There is substantial evidence indicating that the number of male offspring produced decreases significantly in the wake of some form of environmental crisis or natural disaster. For example, the SRB of the Japanese population affected by the Kobe earthquake decreased significantly after the disaster (Fukuda, Fukuda, Shimizu, & Moller, 1998). Similarly, the rates of male births declined significantly in the wake of a short war in Slovenia (Zorn, Sucur, Stare, & Meden-Vrtovec, 2002). Although both of these studies explained the variation in SRB in terms of a decrease of sperm motility, this is an invalid justification. A decrease in sperm motility should affect the overall fertility of the population (number of births) while maintaining the SRB (male-to-female ration). The authors did not attempt to explain these results based on fetus abortion, an alternative that appears more consistent with the available data.
A relatively recent study by (Dama, 2012) found some very important results. He found several factors which were predictive of SRB, one of which was parasite stress: the number of disease-causing parasites encountered by the average individual. Parasite stress was found to be negatively correlated to SRB. Not only that, but it was also statistically shown to be the strongest predictor by far of SRB among all the other predictors detected (e.g. fertility, polygyny, son-preference, and latitude; Dama, 2012). The other predictors are all in line with previous research mentioned above.
Piecing Together the Evolutionary Puzzle
As discussed above, there is a substantial body of research investigating potential cues of parental condition and how they relate to SRB. Time and time again, the variation in male-to-female offspring occurs in the direction predicted by the Trivers-Willard hypothesis. The ability of this hypothesis to repeatedly generate valid predictions has earned it significant empirical support. However, the Trivers-Willard hypothesis does not provide a mechanism that details the psychological process which translates environmental cues of condition into sex-differential abortions.
One theory has been set forth by Kanazawa (2005) who postulates a generalized Trivers-Willard hypothesis (gTWH) that states:
"Parents who possess any heritable trait which increases the male reproductive success at a greater rate…than female reproductive success…will have a higher-than-expected offspring sex ratio…Parents who possess any heritable trait which increases the female reproductive success at a greater rate…than male reproductive success…will have a lower-than-expected offspring sex ratio…" (Kanazawa, 2005, p.585)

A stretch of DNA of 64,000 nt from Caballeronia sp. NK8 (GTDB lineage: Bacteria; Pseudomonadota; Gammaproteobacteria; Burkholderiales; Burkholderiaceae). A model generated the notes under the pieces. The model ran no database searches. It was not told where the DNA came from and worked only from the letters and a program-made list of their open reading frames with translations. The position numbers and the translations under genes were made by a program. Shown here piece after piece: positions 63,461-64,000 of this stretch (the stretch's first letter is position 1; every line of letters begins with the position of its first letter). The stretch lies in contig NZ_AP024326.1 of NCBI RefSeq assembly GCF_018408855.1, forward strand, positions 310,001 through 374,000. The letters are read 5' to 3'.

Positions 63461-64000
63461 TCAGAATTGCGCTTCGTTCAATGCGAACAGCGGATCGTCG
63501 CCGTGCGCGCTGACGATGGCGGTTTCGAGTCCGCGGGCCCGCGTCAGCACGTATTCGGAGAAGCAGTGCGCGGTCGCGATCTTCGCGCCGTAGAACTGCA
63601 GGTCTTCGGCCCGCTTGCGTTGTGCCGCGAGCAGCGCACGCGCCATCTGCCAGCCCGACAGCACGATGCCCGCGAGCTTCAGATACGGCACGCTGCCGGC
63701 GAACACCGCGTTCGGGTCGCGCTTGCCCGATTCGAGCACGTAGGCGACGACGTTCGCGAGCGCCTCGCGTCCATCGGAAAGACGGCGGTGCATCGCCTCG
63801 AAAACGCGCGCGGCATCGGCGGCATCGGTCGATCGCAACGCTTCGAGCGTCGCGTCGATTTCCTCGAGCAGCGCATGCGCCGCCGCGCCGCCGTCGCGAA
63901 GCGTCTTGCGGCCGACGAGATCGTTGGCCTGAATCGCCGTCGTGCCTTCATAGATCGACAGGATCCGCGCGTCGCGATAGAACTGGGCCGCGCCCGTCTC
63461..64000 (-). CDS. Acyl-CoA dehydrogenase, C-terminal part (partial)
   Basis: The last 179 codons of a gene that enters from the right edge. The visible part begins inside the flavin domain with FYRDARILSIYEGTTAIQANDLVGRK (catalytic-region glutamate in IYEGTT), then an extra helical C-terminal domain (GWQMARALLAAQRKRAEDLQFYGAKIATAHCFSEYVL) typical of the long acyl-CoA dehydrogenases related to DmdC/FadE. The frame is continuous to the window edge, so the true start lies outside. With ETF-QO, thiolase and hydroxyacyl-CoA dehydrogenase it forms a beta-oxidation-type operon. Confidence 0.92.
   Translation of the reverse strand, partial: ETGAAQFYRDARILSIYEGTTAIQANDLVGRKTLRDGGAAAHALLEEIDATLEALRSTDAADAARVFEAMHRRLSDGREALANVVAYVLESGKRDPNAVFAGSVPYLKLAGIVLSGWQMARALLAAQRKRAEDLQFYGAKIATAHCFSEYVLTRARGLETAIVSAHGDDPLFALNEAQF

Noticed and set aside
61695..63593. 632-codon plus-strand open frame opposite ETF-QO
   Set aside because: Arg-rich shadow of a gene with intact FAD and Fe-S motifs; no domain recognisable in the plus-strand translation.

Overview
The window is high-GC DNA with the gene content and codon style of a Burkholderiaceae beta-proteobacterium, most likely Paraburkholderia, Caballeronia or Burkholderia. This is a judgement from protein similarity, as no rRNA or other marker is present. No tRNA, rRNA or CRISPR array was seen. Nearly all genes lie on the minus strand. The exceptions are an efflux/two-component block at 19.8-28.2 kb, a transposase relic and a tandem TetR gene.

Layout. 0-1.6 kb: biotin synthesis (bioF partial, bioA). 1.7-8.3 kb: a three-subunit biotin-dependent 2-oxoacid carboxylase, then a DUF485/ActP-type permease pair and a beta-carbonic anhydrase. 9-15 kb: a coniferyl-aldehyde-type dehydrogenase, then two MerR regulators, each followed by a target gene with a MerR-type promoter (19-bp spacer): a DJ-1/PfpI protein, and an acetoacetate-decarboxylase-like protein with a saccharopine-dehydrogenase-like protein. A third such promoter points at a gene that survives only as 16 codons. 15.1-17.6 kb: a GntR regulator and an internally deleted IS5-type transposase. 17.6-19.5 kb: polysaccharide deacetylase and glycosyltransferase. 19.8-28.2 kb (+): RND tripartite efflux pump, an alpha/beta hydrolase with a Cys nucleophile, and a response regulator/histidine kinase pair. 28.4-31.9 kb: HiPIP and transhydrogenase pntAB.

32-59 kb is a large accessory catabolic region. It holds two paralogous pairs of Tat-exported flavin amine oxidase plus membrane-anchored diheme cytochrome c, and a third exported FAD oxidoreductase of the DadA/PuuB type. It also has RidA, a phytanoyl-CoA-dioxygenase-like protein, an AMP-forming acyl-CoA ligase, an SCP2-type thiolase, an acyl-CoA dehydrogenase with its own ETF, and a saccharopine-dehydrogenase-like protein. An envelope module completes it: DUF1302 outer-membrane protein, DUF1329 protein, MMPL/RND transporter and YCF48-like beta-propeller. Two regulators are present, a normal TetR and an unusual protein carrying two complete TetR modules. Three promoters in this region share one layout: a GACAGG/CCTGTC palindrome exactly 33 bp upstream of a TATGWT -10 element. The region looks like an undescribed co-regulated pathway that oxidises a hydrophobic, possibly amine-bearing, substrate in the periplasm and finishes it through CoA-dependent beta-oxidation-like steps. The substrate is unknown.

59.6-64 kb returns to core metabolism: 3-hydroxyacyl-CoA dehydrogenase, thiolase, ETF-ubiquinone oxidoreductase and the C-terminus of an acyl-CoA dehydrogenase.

The gTWH attempts to bring all the different variables linked to SRB and summarize them with a simple heuristic that parents will produce more offspring of the sex that will yield the greatest benefit from the provided genes. Based on this logic, violent men tend to produce more sons due to the fact that male offspring would benefit from possessing a “violent gene” more than female offspring (Kanazawa, 2006). Similarly, attractive parents tend to produce more daughters than sons as girls benefit from physical attractiveness more than boys (Kanazawa, 2007).
This hypothesis not only applies to genetically inherited traits but also to culturally inherited traits such as wealth (Cameron & Dalerum, 2009). In fact, it is fair to claim that gTWH is nothing more than an analysis of the benefit of inheritance. However, this theory fails to explain how factors such as ambient temperature, latitude, parasite stress, and environmental crises can influence SRB. Based on this shortcoming, it seems safer to assume that it is variations in the potential pay-off of parental investment, and not the value of genes passed on, that determines the SRB. In other words, as long as the additional costs of investing in male offspring culminates in substantial evolutionary returns, the SRB is likely to tip in favor of male offspring.
How can parents, more specifically the mother, assess whether or not it would pay-off to go the extra mile and invest in male offspring? What cue, or cues, does the mother use to determine her own condition? If there are in fact multiple cues, how are they integrated? Although these questions remain unanswered, I propose a model in which the mother only employs information from one cue: parasite stress.
Dama (2012) found that parasite stress was by far the strongest predictor of SRB variation. As parasite stress increased, SRB decreased significantly. However, this alone does not indicate that parasite stress is the only cue used in determining maternal condition and therefore SRB. We cannot ignore the fact that all the aforementioned variables do in fact predict SRB. However, upon further inspection, it becomes apparent that all these other variables vary as a function of parasite stress.